Hello!

I'd like to do two things in the frame of fractal discussion - to add

one more routine to our collection and to "add some oil to the flame"

of the discussion.

The first part is a simple one. Here is a Mandelbrot Snowflake.

to mandelbrot.flake.main :length :level

cs ht

repeat 4[mandelbrot.flake.step :length :level rt 90]

end

to mandelbrot.flake.step :length :level

if :level<0 [fd :length stop]

mandelbrot.flake.step :length/4 :level-1 lt 90

mandelbrot.flake.step :length/4 :level-1 rt 90

mandelbrot.flake.step :length/4 :level-1 rt 90

mandelbrot.flake.step :length/4 :level-1

mandelbrot.flake.step :length/4 :level-1 lt 90

mandelbrot.flake.step :length/4 :level-1 lt 90

mandelbrot.flake.step :length/4 :level-1 rt 90

mandelbrot.flake.step :length/4 :level-1

end

The second part is a little more difficult, for I'm not sure in my

English. But, I think, there are a lot of clever heads there to

clarify the things I'd like to share, if they are worth discussing.

I'd like to draw your attention from the perfect beauty of the

fractals to some important mathematical questions arisen there.

Let's take for example Koch Snowflake. Can you estimate a perimeter of

the first order curve and the square inside it? Sure! And what about

second order curve? Rather simple calculations. And the third order

curve? And if we go to the infinity? And if one goes to the infinity

and accurately makes estimations there, he'd find out that the

perimeter of the Snowflake "is equal" to infinity, but the square is

just 8/5 of initial one.

The same investigations may be done with Sierpinski Triangle. The

children may even cut the triangles of the white and black pieces of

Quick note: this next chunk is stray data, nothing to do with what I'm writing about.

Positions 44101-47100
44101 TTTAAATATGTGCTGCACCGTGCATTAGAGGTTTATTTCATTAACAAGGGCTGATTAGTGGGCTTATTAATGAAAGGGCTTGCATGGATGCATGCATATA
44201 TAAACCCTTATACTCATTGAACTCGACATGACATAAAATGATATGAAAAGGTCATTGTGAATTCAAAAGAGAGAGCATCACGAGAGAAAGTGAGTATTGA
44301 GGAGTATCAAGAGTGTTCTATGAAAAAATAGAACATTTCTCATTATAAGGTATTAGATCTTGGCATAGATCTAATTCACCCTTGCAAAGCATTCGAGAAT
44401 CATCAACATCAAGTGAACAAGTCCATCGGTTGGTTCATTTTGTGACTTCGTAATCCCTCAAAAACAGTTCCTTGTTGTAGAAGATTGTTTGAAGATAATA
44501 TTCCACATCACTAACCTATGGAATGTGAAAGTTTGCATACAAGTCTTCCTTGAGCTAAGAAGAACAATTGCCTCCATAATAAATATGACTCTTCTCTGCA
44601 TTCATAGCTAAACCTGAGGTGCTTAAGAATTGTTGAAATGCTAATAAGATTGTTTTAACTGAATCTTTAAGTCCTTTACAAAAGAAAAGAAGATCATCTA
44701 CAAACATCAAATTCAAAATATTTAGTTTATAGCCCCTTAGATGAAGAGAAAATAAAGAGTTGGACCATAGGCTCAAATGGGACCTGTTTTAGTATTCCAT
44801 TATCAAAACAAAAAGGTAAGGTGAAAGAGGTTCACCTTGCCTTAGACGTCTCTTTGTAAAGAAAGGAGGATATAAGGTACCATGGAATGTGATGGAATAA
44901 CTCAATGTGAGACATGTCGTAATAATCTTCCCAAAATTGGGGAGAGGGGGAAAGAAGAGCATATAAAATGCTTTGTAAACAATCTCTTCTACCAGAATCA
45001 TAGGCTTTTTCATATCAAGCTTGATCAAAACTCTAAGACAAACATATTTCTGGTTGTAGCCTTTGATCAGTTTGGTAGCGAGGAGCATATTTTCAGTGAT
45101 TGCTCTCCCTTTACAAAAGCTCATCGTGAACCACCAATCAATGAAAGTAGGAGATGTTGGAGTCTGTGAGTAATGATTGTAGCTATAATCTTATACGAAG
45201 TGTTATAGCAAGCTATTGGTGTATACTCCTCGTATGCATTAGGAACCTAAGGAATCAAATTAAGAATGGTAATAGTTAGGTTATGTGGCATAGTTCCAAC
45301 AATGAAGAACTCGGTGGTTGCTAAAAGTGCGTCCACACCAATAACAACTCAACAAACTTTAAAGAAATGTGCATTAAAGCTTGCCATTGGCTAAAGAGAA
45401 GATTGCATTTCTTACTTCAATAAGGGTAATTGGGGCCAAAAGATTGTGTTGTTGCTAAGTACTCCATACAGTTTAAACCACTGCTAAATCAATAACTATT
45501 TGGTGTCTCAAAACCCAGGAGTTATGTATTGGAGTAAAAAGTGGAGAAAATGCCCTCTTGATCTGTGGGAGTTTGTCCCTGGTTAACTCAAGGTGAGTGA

paper and... go to the infinity.

About Dragon curves.

May be, I've missed it, but I didn't see this example in the fractal

discussion. The following codes are from J. Muller wonderful book.

to dragon :size :level

ldragon :size :level

end

to ldragon :size :level

if :level=0 [fd :size stop]

ldragon :size :level-1 lt 90

rdragon :size :level-1

end

to rdragon :size :level

if :level=0 [fd :size stop]

ldragon :size :level-1 rt 90

rdragon :size :level-1

end

It might be interesting to investigate with the children this curves

with the help of the strip of paper.

Take the strip of paper and fold it several times, putting every time

the left edge on to the right one. Then unfold the strip. There will

be folds of different kind - "hills" (H) and "gaps" (G)

How many folds will be there? S(n)=2* S(n-1)+1, S(0)=0.

In the middle there always be - G

What about the folds to the left and to the right of the middle?

They are of opposite kind, that is, first to the right - H, first to

the left - G, second to the right - G, second to the left - H and so

on.

For example, after 3 foldings: H H G G H G G

after 4 - H H G H H G G G H H G G H G G

One more remarkable quality:

after every new folding the right side of the new strip repeats the

hole previous one.

All this things can be easily explained and understood.

What it's all about?

Now, change G for lt 90, H to rt 90 and you'll have the Dragon curve.

I've talked a lot today! :-> Thanks to all!

Hope, something from all this may be useful.

Olga Tuzova.

-------------------------------------------------

Olga Tuzova, Ph.D.

Computer Science teacher,

International School of General Education,

St.Petersburg, Russia,

URL http:\\www.ort.spb.ru

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